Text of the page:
Joe Grabowski is a science communicator and scuba diver working to inspire the next generation of scientists and explorers. He is the founder of the nonprofit Exploring by the Seat of Your Pants, which brings science, exploration, adventure, and conservation into classrooms across North America through virtual speakers and field trips. Since 2015, he’s hosted well over 2,500 live events connecting over a half a million students with leading scientists and explorers from over 85 countries. Joe is using technology to open the most remote corners of the planet to classrooms, sending textbook-sized satellite units into the field with explorers so they can live broadcast into classrooms from the most remote regions on the planet. In 2017, he was selected as a National Geographic Emerging Explorer and shortly after became National Geographic’s first Education Fellow were he founded National Geographic’s Explorer Classroom program. Joe is a top 50 finalist for the Global Teacher Prize and is a fellow of the Royal Canadian Geographical Society and Explorers Club. An avid scuba diver for the past decade, he's always looking for an excuse to sink beneath the waves.
Paul Rose is a man at the front line of exploration and one of the world’s most experienced divers, field science and polar experts, Paul Rose helps scientists unlock and communicate global mysteries in the most remote and challenging regions of the planet. He is an experienced television presenter and radio broadcaster. With a proven track record in business engagements, Paul is a sought-after speaker, chairman, host and moderator for industry, government and NGO events. A Former Vice President of the Royal Geographical Society(link is external) and Chair of the Expeditions and Fieldwork Division, Paul is currently Expedition Leader for the National Geographic Pristine Seas Expeditions(link is external). He was the Base Commander of Rothera Research Station(link is external), Antarctica, for the British Antarctic Survey for 10 years and was awarded HM The Queen's Polar Medal. For his work with NASA and the Mars Lander project on Mt Erebus, Antarctica, he received the US Polar Medal. His professional diving work includes science support diving in Antarctica as the British Antarctic Survey's Institute Diving Officer. He ran the US Navy diver training programme at Great Lakes Naval Training Centre and trained many emergency response dive teams including the Police, Fire Department and Underwater Recovery Teams. He remains a current and active PADI Dive Instructor.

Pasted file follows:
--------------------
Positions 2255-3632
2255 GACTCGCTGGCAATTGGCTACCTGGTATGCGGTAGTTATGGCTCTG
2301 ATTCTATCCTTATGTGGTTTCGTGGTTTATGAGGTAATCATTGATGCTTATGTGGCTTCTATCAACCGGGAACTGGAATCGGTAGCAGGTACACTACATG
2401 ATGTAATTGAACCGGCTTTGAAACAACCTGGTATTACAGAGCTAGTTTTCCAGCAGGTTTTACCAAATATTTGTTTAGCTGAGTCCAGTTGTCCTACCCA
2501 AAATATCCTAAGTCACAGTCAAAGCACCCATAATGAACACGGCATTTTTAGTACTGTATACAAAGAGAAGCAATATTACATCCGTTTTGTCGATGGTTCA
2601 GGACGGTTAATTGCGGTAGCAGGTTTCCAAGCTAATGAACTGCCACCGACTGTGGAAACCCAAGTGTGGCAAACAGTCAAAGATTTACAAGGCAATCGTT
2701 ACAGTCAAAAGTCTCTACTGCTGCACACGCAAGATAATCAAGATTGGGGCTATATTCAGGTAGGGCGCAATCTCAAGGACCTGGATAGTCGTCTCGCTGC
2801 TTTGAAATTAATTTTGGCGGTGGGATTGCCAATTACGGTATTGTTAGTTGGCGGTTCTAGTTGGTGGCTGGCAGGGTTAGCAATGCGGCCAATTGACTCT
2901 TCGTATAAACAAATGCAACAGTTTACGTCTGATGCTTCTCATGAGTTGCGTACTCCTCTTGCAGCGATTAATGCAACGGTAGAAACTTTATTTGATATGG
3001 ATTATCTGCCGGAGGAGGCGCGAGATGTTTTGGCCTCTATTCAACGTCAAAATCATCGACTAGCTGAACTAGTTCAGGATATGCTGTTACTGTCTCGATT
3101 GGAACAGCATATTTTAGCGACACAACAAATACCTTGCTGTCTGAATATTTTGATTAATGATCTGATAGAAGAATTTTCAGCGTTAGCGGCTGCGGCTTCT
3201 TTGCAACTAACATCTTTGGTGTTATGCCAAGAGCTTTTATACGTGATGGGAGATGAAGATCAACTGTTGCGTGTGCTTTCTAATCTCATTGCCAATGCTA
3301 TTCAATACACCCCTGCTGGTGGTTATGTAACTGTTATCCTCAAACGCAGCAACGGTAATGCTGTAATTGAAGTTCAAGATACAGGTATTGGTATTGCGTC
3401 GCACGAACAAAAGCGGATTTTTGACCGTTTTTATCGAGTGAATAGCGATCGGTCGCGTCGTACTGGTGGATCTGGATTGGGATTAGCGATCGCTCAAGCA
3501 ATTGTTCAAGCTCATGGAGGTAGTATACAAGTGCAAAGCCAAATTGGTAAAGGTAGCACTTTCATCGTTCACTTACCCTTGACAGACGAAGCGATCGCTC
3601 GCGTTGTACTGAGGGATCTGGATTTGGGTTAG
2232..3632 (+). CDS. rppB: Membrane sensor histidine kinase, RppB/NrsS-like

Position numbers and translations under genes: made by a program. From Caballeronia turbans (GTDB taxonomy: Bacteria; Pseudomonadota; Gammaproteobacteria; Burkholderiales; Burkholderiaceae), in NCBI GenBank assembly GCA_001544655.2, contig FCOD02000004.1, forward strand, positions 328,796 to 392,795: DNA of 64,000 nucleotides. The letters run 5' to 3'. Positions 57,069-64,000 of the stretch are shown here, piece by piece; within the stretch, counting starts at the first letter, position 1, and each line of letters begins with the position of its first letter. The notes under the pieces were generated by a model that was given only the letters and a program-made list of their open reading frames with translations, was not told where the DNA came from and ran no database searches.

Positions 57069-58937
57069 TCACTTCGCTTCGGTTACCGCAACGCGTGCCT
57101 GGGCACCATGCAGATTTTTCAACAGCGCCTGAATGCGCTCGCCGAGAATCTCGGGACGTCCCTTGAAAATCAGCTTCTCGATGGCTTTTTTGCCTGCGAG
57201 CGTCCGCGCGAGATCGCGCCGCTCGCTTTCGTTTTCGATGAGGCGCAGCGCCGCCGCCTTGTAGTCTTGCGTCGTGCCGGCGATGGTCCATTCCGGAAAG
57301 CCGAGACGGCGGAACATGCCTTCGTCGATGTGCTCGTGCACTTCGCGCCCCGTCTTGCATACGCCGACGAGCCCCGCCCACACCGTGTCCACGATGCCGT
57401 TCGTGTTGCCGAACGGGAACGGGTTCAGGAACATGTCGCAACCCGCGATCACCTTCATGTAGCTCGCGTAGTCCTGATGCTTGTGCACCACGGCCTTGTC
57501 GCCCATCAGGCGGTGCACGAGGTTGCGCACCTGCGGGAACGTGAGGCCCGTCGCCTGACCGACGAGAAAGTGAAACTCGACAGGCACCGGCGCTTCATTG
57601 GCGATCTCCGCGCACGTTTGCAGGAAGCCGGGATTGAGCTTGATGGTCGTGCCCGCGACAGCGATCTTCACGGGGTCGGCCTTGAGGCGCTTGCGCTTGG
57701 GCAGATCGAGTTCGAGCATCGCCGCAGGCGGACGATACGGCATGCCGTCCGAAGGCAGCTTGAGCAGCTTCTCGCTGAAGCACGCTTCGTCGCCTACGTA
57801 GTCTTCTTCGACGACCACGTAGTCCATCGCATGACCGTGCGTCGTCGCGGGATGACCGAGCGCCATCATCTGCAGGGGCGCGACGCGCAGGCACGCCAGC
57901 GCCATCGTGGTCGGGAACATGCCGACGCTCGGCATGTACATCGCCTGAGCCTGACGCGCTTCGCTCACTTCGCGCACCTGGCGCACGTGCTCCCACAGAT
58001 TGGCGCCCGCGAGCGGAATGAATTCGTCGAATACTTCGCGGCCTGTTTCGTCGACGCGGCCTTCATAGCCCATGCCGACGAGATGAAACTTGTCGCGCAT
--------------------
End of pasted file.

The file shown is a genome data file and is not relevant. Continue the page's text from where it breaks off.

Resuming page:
Wes Della Volla is founder of the strategic storytelling and immersive experience innovation collaborative, Meridian Treehouse, an Emmy-award winning multi-platform non-fiction producer, as well as a Webby-award winning immersive experience innovator and designer, and recipient of the National Press Photographers Association’s 2021 Best of Photojournalism “Innovation” 1st Prize Award for his work on the Rolex and National Geographic Perpetual Planet VR series about the 2019 Chomolungma (Mt. Everest) expedition. He’s also a Board Member for the ocean science literacy nonprofit The Hydrous, an adjunct lecturer in Georgetown University’s Environmental Studies Department, and a Resident Immersive Experience Innovator at the Harvard University Innovation Lab. His company, Meridian Treehouse, which was launched earlier this year, has already partnered with Instagram and Brightest Young Things—an online magazine and event production and marketing agency—to produce a virtual community fundraising festival that showcased over 30 small businesses and creatives. It was responsible for executing the digital experience for Do The WERQ—a non-profit platform for unlocking the potential of the LGBTQIA+ in the advertising and marketing industry. Meridian Treehouse was also recently announced as an official creative partner for the launch of the LenovoEDU Community—a leisure learning platform. A hallmark of his career was the conceptualization and implementation of the world’s largest permanent virtual reality theater that transformed the outdated 400-seat Grosvenor Auditorium at the National Geographic Museum in Washington, DC into an industry-changing technical first, and his “VR Explorations” experience sold out three seasons in a row.